Should Children Have a Say in Custody?
Divorce is not a natural thing in a child’s life. No child is ever prepared to face the daunting notion that they have to be under different roofs with their parents.
In a divorce or separation, the children matter most. But so many times, the parents themselves are hurting so much emotionally that they cannot set aside their trauma and fears to care for their children.
Seek Professional Help
In a divorce or separation, mental health is paramount. Enlist the help of professional therapists and parenting plan coordinators to help both of you focus on your children. Each of you also should, if possible, have your own therapists.
Achieving a successful parenting plan is rarely successful if one or both of you cannot set aside your hurt and trauma to focus on your child.
Back to the Question – Should Children Have a Say?
The answer is it depends on their age and why.
Most children want to have input in living arrangements, but few want the final word.
Should Children Have a Say in Custody Matters?
Obviously, children are not the same. Go to the library, and you will see books separated by age. Same with the clothing store – you don’t buy the same clothes for your 18-month old as your 16 year old. As they grow, their interests, preferences, brains, emotions and priorities change.
For the younger children (under age 10), choice is probably out of the question. Younger children operate a lot out of emotion. For the youngest (under age 3), if only one parent works, and the other stays at home, the obvious choice would be the stay at home parent. But this ignores their future development.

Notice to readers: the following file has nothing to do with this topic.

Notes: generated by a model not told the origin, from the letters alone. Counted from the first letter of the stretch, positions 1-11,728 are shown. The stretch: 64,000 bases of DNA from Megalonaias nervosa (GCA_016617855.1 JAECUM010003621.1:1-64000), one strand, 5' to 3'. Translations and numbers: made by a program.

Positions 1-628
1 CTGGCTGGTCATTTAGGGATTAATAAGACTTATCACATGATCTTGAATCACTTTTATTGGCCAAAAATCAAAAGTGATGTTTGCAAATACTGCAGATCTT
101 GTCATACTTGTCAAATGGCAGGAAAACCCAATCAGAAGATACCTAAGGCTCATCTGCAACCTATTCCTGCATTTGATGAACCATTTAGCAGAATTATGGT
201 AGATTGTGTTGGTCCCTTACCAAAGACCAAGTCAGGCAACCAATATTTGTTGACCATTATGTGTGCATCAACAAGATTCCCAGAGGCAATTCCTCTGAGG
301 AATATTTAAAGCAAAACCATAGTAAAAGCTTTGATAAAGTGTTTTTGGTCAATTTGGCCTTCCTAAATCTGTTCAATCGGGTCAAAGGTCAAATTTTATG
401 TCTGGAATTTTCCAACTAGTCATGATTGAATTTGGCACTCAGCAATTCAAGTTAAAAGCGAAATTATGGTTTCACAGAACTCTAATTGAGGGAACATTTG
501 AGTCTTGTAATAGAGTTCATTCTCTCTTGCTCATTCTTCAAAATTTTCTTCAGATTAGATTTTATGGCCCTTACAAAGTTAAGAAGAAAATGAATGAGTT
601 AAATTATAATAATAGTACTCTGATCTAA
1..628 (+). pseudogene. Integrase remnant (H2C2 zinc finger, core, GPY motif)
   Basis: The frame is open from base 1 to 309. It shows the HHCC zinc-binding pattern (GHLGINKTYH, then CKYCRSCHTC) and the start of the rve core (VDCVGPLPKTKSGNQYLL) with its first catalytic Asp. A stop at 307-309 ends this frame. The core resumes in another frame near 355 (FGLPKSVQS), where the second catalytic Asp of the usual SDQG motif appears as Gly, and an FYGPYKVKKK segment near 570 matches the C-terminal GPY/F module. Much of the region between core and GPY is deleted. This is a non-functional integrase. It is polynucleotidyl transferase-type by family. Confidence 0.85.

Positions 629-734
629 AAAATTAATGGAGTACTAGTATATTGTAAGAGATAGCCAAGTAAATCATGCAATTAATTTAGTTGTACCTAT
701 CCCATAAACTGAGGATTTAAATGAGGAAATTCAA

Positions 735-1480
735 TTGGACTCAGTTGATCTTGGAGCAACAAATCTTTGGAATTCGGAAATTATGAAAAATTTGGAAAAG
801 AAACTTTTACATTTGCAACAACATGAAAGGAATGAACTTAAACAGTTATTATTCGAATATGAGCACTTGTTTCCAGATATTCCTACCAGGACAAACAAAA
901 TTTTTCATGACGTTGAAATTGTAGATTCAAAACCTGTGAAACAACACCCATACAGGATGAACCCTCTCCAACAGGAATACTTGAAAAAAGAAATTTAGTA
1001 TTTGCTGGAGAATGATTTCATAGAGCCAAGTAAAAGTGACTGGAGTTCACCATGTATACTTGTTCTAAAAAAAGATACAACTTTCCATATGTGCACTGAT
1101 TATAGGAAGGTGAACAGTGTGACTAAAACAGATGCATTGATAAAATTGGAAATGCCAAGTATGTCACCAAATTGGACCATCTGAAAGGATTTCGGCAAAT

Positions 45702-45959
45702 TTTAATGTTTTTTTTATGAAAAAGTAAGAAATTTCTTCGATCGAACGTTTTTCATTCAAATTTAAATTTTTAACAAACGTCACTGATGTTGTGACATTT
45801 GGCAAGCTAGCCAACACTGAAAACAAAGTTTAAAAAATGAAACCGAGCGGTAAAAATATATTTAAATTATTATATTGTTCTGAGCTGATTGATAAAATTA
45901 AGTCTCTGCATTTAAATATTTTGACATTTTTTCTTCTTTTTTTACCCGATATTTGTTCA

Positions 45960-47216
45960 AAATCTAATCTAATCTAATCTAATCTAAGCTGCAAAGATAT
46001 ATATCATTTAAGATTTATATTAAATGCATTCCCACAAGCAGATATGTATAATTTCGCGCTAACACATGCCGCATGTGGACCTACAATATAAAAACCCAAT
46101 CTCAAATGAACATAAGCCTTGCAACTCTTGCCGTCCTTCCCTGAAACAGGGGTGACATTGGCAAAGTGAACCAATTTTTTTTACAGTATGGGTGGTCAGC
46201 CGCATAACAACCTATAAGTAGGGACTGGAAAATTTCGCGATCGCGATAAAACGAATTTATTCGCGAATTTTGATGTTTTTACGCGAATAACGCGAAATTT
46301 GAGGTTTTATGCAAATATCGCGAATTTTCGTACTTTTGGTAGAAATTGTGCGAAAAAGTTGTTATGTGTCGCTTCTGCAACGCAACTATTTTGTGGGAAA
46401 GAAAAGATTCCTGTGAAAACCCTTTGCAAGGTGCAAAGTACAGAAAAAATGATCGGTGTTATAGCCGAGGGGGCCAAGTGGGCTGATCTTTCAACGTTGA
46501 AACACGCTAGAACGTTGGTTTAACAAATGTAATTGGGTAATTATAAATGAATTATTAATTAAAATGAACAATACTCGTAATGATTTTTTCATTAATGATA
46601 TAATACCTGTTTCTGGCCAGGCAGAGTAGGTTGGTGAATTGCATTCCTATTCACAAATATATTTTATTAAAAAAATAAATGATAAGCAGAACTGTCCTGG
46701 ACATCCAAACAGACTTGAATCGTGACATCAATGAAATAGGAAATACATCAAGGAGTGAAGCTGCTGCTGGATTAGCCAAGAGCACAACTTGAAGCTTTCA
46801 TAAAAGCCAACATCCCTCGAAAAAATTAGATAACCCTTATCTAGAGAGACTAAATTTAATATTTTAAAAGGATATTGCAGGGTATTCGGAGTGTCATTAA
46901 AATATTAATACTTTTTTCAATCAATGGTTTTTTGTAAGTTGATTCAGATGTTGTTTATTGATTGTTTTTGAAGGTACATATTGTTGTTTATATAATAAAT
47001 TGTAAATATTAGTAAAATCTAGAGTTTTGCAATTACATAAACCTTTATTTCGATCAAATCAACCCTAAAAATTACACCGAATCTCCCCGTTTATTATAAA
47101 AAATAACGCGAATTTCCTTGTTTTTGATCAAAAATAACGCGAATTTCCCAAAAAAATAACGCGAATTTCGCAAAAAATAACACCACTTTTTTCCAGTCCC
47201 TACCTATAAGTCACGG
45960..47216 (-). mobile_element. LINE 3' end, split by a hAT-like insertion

Speaking from experience, though I always worked, the first 6 years of my children’s lives, I worked from home so I could breastfeed, and be near them during these “tender years”. I was fortunate to have the option. As my children grew up, there was a shift in their attachment from me to my husband. My husband is a teacher at their school. He is creative and funny, and extremely engaging. Between the both of us, my husband spends WAY more time playing with them and engaging with them on a daily basis. Of course, being the mother, I am the one responsible for cooking for them, dressing them, bathing them, making appointments with their doctors and dentists, and the details.
Young children should not have to choose. If they were to, they would clearly pick the one they have bonded with in the early years – usually the mom. And that would deprive them of the wonder years bonding with dad.
For Mature Children, The Reason Why Matters
Should Children Have a Say in Custody Matters?
In California, courts recognize that children mature and grow. Thus, they set the age of 14 for decision making.
Family Code 3042 states:
(a) If a child is of sufficient age and capacity to reason so as to form an intelligent preference as to custody or visitation, the court shall consider, and give due weight to, the wishes of the child in making an order granting or modifying custody or visitation.